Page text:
Promethee II is a prominent outranking method that builds a complete ranking on a set of actions by means of pairwise action comparisons. However, the number of comparisons increases quadratically with the number of actions, leading to computation times that may become prohibitive for large decision problems. Practitioners generally seem to alleviate this issue by down-sizing the problem, a solution that may not always be acceptable though. Therefore, as an alternative, we propose a piecewise linear model that approximates Promethee II's net ow scores without requiring costly pairwise comparisons: our model reduces the computational complexity (with respect to the number of actions) from quadratic to linear, at the cost of some misranked actions. Experimental results on artificial problem instances show a decreasing proportion of those misranked actions as the problem size increases. This observation leads us to provide empirical bounds above which the Promethee II-ranking of an action set is satisfyingly approximated by our piecewise linear model.

- "
*A New Rule-based Label Ranking Method*",

M.Gurrieri

^{1}, X. Siebert^{1}, Ph. Fortemps^{1}, S. Greco^{2}and R. Slowinski^{3}^{1}MATHRO, Faculté Polytechnique, U-MONS,

^{2}University of Catania, Italy,

^{3}Poznan University of Technology, Poland

- "
*Preference-based clustering of large datasets*",

A. Olteanu

^{1}and R. Bisdorff^{1}^{1}Université du Luxembourg

- "
*Learning the parameters of a multiple criteria sorting method from large sets of assignment examples*",

O. Sobrie

^{1,2}and V. Mousseau^{1}and M. Pirlot^{2}^{1}LGI, Ecole Centrale Paris,

^{2}MATHRO, Faculté Polytechnique, U-MONS

- "
*A piecewise linear approximation of PROMETHEE II’s net ﬂow scores*",

S. Eppe

^{1}and Y. De Smet^{1}^{1}Université Libre de Bruxlles

##### 13h00 Lunch

##### 14h30 Session 3

**Invited speaker**:

- "
*Principled Techniques for Utility-based Preference Elicitation in Conversational Systems*",

Paolo Viappiani,

CNRS-LIP6, Université Pierre et Marie Curie, Paris

Preference elicitation is an important component of many applications, such as decision support systems and recommender systems. It is however a challenging task for a number of reasons. First, elicitation of user preferences is usually expensive (w.r.t. time, cognitive effort, etc.). Second, many decision problems have large outcome or decision spaces. Third, users are inherently "noisy" and inconsistent.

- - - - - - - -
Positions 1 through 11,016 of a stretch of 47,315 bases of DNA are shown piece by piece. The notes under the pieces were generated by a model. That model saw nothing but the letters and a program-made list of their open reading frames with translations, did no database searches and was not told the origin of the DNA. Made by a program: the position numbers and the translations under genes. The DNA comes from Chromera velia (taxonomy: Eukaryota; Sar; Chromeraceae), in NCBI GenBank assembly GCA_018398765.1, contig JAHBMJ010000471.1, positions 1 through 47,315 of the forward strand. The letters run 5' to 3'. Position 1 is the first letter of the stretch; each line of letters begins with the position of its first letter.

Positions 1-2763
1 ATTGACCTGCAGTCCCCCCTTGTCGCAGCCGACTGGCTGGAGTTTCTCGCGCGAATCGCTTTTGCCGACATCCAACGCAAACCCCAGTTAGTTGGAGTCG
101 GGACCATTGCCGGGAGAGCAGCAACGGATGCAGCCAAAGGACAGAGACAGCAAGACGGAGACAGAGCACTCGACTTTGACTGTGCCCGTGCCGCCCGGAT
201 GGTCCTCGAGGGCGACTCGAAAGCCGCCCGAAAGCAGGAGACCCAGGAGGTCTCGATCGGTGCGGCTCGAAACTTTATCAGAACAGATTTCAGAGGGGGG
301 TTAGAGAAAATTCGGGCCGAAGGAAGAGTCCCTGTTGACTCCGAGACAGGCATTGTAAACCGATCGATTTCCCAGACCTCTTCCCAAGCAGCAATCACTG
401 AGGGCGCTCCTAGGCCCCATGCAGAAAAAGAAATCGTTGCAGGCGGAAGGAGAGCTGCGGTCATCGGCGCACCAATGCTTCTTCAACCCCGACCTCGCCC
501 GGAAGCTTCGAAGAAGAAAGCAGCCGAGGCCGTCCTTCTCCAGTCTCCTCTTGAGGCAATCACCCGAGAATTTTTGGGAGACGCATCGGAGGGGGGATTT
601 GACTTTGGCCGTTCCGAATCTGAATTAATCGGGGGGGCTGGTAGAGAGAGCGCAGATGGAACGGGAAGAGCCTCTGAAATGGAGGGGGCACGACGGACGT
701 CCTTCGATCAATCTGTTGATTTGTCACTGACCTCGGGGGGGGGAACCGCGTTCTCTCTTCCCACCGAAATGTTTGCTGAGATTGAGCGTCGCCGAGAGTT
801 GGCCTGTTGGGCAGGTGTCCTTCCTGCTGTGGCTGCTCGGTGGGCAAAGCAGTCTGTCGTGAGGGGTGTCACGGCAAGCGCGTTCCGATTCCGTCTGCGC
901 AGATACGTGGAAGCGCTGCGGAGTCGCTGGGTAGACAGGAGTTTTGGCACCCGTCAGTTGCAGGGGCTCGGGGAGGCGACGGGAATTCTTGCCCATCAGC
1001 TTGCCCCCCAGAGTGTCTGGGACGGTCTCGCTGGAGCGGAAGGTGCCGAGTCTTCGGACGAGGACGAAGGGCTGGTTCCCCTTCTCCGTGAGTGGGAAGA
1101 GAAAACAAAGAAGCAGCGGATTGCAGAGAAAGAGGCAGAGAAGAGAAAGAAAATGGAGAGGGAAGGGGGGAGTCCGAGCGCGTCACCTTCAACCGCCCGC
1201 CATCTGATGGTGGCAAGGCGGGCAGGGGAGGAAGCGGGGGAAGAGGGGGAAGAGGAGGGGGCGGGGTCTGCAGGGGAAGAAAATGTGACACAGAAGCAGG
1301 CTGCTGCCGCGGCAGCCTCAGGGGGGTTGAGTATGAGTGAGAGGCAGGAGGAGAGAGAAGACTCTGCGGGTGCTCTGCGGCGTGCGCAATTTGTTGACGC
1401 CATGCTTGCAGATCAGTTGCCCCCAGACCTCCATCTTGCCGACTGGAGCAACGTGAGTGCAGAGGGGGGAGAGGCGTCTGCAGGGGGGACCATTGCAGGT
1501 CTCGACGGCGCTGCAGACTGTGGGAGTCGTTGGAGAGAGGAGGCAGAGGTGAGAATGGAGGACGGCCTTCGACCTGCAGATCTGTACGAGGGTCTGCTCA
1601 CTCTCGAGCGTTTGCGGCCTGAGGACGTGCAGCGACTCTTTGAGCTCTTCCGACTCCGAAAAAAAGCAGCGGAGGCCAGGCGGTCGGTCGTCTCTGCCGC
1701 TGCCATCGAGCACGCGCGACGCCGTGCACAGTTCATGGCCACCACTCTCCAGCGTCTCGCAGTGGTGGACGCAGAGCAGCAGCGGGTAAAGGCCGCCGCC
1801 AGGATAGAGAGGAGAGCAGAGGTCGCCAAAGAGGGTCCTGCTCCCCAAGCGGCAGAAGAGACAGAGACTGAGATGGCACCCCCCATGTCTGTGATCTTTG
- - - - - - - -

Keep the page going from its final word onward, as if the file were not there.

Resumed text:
Adaptive utility elicitation tackles these challenge by representing the system knowledge about the user in form of "beliefs" about the possible utility functions, that are updated following user responses; elicitation queries can be chosen adaptively given the current belief. In this way, one can often make good (or even optimal) recommendations with sparse knowledge of the user’s utility function.

We analyze the connection between the problem of generating optimal recommendation sets and the problem of generating optimal choice queries, considering both Bayesian and regret-based elicitation. Our results show that, somewhat surprisingly, under very general circumstances, the optimal recommendation set coincides with the optimal query.

**Invited speaker**:

- "
*Principled Techniques for Utility-based Preference Elicitation in Conversational Systems*",

Paolo Viappiani,

CNRS-LIP6, Université Pierre et Marie Curie, Paris

##### 15h30 Coffea break

##### 16h00 Session 4

- "
*Using Choquet integral in Machine Learning: what can MCDA bring?*",

D. Bouyssou

^{1}, M. Couceiro^{1}, Chr. Labreuche^{2}, J.-L. Marichal^{3}and B. Mayag^{1}^{1}CNRS-Lamsade, Université Paris Dauphine,

^{2}Thales,

^{3}Université du Luxembourg

In this paper we discuss the Choquet integral model in the realm of Preference Learning, and point out advantages of learning simultaneously partial utility functions and capacities rather than sequentially, i.e., first utility functions and then capacities or vice-versa. Moreover, we present possible interpretations of the Choquet integral model in Preference Learning based on Shapley values and interaction indices.

- "
*On the expressiveness of the additive value function and the Choquet integral models*",

P. Meyer

^{1}and M.Pirlot^{2}^{1}Institut Télécom, Télécom Bretagne,

^{2}MATHRO, Faculté Polytechnique, U-MONS

Recent - and less recent - work has been devoted to learning additive value functions or a Choquet capacity to represent the preference of a decision maker on a set of alternatives described by their performance on the relevant attributes. In this work we compare the ability of related models to represent rankings of such alternatives. Our experiments are designed as follows. We generate a number of alternatives by drawing at random a vector of evaluations for each of them. We then draw a random order on these alternatives and we examine whether this order is representable by a simple weighted sum, a Choquet integral with respect to a 2- or 3-additive capacity, an additive value function in general or a piecewise-linear additive value function with 2 or 3 pieces. We also generate non preferentially independent data in order to test to which extent 2- or 3-additive Choquet integrals allow to represent the given orders. The results explore how representability depends on varying the numbers of alternatives and criteria.